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Thursday, November 20, 2008


Ecolabel is a labelling system for consumer products (excluding foods and medicine) that are made in a fashion that avoids detrimental effects on the environment. Usually both the precautionary principle and the substitution principle are used when defining the rules for what products can be ecolabelled. Many (but not all) ecolabels are not directly connected to the firms that manufacture or sell the ecolabelled products. Just as for the quality assurance labelling systems it is of imperative importance that the labelling entity is clearly divided from and independent of the manufacturers. All ecolabelling is voluntary, meaning that they are not mandatory by law.

Ecolabelling systems exist for both food and consumer products. Both systems were started by NGOs but nowadays the European Union have legislation for the rules of ecolabelling and also have their own ecolabels, one for food and one for consumer products. At least for the food the ecolabel is nearly identical with the common NGO definition of the rules for ecolabelling.

Many of the food ecolabels follow the recommendations from the International Federation of Organic Agriculture Movements, that started in the 1970s.


The EU ecolabel

The EU Ecolabel makes it easier for consumers to choose green products. It is a voluntary scheme designed to encourage businesses to market products and services that are kinder to the environment and for European consumers - including public and private purchasers - to easily identify them.

The scheme came into operation in late 1992 and was designed to identify products which are less harmful to the environment than equivalent brands. For example, eco-labels will be awarded to products that do not contain chlorofluorocarbons (CFCs) which damage the ozone layer, to those products that can be, or are, recycled, and to those that are energy efficient. The labels are awarded on environmental criteria set by the European Union.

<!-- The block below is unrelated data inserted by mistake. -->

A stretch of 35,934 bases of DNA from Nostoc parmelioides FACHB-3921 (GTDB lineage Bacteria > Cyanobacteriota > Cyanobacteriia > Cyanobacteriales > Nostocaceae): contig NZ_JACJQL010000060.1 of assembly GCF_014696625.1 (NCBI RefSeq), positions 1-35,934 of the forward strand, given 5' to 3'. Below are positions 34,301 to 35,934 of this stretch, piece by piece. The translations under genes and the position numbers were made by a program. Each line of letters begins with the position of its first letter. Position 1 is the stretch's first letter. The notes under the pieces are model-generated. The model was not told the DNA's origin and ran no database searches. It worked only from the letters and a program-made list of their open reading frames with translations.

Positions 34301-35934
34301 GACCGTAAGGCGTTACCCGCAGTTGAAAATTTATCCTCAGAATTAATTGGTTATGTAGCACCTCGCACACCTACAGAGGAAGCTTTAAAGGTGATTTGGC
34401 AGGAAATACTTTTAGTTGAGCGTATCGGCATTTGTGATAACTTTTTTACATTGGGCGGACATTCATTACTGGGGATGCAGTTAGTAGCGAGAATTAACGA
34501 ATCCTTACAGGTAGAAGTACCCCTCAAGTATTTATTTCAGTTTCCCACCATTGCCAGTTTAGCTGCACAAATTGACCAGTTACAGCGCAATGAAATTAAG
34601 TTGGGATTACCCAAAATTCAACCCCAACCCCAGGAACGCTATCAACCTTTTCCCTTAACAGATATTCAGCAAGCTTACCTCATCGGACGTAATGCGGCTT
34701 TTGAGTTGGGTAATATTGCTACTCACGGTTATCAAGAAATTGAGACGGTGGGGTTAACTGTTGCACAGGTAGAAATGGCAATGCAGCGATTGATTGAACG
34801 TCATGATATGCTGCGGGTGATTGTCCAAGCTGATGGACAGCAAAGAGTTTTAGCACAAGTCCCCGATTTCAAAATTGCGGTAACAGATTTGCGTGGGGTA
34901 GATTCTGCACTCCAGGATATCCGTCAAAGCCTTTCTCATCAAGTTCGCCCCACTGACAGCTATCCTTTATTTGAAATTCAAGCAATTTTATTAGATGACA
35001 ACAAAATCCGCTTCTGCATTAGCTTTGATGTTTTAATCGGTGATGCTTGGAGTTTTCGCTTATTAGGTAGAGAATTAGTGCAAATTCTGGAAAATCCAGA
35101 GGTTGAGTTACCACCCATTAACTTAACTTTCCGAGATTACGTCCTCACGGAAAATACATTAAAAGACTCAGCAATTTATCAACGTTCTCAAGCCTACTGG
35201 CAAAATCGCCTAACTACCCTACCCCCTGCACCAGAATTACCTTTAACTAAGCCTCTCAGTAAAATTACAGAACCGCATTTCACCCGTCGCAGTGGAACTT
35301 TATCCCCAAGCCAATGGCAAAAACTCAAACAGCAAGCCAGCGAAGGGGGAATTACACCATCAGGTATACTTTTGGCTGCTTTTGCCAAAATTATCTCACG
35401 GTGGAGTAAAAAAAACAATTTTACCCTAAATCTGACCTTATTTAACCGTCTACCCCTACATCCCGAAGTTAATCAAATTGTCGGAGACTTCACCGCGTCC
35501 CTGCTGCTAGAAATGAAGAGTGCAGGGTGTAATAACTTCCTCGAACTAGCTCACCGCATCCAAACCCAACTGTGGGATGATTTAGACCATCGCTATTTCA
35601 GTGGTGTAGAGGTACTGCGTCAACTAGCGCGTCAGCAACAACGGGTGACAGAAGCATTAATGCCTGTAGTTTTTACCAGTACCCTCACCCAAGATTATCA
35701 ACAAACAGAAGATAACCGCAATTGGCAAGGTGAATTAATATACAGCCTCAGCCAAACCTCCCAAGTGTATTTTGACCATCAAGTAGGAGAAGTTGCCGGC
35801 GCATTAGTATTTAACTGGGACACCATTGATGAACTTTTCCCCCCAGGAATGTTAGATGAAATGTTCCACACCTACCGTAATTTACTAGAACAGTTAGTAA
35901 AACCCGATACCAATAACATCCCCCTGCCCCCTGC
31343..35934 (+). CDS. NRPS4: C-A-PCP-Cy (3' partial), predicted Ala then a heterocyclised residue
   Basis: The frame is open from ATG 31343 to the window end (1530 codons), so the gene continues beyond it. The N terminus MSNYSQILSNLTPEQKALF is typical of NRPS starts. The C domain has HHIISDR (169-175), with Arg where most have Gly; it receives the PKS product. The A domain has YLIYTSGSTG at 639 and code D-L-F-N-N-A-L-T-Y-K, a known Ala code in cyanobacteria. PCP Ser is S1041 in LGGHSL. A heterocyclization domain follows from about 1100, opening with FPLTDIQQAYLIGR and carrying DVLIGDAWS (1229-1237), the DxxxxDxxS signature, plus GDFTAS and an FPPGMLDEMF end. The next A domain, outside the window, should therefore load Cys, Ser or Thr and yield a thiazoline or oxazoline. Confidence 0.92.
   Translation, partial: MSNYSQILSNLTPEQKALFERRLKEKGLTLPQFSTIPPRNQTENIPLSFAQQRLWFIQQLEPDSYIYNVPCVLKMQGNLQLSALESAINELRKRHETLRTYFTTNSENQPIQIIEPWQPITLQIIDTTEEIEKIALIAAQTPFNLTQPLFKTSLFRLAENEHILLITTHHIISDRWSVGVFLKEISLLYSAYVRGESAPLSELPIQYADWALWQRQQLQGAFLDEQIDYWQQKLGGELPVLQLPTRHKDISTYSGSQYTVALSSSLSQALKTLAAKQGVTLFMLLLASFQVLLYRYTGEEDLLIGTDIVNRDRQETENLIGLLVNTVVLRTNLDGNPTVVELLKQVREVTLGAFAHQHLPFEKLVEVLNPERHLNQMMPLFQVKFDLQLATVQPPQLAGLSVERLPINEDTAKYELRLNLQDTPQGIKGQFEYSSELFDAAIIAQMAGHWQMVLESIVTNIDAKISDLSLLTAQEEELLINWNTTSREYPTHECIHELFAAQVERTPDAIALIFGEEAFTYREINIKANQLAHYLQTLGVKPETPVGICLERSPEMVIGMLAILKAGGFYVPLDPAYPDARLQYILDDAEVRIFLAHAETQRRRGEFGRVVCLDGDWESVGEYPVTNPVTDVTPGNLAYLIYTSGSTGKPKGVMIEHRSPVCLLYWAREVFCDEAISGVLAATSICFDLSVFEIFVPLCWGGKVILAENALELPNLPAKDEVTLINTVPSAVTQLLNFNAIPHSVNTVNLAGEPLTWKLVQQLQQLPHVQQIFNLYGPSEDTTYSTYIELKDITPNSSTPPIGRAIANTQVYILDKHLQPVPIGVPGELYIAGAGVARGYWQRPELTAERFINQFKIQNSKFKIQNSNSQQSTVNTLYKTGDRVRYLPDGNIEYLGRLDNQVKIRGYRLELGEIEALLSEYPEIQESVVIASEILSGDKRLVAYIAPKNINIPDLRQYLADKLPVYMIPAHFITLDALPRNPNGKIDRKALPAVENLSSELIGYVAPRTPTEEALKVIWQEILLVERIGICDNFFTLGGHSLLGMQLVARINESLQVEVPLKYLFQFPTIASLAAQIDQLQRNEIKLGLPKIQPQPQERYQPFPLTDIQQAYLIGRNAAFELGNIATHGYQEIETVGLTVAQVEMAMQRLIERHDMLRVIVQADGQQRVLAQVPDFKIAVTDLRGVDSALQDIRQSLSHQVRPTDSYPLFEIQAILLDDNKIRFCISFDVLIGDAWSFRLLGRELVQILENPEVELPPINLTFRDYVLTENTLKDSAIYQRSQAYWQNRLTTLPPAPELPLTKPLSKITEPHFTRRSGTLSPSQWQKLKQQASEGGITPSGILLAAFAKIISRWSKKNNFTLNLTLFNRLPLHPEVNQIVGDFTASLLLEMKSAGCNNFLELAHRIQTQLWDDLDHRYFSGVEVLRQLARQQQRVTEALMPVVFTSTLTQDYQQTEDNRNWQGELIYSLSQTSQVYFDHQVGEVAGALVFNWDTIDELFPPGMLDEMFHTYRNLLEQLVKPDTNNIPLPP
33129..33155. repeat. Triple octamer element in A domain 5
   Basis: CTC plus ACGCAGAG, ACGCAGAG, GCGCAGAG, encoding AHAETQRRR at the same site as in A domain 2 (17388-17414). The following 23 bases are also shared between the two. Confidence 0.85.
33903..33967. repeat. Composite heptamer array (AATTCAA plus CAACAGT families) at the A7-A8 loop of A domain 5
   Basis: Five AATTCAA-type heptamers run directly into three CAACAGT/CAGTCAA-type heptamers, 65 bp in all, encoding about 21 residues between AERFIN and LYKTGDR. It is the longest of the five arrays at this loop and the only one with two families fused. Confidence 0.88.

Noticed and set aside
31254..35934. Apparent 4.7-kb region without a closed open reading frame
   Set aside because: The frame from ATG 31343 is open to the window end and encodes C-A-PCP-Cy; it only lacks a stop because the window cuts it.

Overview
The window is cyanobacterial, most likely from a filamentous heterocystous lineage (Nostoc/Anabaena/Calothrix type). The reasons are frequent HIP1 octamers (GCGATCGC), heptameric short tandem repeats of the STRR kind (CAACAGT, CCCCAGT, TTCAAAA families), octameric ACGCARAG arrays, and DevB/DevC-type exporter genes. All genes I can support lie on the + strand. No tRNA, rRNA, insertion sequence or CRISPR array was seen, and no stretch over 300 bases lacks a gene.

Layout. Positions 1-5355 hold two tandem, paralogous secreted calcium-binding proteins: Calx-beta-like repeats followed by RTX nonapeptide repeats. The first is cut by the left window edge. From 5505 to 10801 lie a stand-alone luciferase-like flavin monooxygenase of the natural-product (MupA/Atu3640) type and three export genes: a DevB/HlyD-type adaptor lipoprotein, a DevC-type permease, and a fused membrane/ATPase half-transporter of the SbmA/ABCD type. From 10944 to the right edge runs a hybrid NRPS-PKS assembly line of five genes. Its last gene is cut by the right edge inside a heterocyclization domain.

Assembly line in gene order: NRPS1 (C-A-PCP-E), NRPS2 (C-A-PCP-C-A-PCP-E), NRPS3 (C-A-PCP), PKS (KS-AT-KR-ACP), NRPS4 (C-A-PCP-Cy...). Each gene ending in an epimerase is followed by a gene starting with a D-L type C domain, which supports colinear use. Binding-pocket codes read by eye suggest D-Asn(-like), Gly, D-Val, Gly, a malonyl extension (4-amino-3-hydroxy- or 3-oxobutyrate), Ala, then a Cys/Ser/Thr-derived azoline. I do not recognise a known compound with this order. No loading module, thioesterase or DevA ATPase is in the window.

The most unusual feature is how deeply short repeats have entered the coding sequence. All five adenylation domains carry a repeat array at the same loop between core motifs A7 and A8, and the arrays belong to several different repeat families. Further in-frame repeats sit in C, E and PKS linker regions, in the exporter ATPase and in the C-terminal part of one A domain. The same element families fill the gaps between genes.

These cover the whole life cycle of a product, from the extraction of raw materials, through manufacture, distribution, use and disposal of the product. The first products to carry the EU ecolabel were washing machines, paper towels, writing paper, light bulbs and hairsprays.

Ecolabelled products are indicated by the Ecolabel Flower on the product

Consideration is being given to revising the system, and a public consultation on the topic closes on March 2, 2007.

Sustainable seafood ecolabel

The Marine Stewardship Council's distinctive blue ecolabel enables consumers to identify seafood that has come from a sustainable source. The MSC programme is voluntary and fisheries that are independently assessed and meet the MSC's environmental standard can use the MSC blue ecolabel. As of August 2008 it can be found on the packaging of seafood and fresh fish counters on over 1,700 products in 38 in countries around the world.

The MSC standard is consistent with the ‘Guidelines for the Eco-labelling of Fish and Fishery Products from Marine Wild Capture Fisheries’ adopted by the UN Food and Agriculture Organisation (FAO) in 2005. Any fishery that wishes to become MSC certified and use the ecolabel is assessed against the MSC standard by a third party, independent certification body that has been independently accredited to perform MSC assessments by Accreditation Services International (ASI). Chain of custody certification along the supply chain from boat to point of sale ensures that seafood sold bearing the ecolabel originated from an MSC certified fishery.

To choose seafood that has been certified as sustainable look for the MSC's blue fish-tick.

Sustainable Timber ecolabel

The Forest Stewardship Council ecolabel is found on timber products from forestry operations that have been certified by the Forest Stewardship Council as meeting the highest standards for environmentally appropriate, socially beneficial and economically viable management. The timber is tracked through the supply chain to the end product, so that consumers can choose to buy sustainably harvested wood over alternatives that may be contributing to deforestation worldwide.

Other ecolabels

* Green Seal
* Svanen
* Bra Miljöval
* Blue Angel
* Caribbean Tourism Ecolabel
* Rainforest Alliance Certified
* Energy Star
* Marine Stewardship Council
* Dolphin safe label
* Eugene Green Energy Standard
* Energy Saving Recommended logo by the Energy Saving Trust (UK)
* Environmental Choice New Zealand
* GREENGUARD Certification Program

1 comment:

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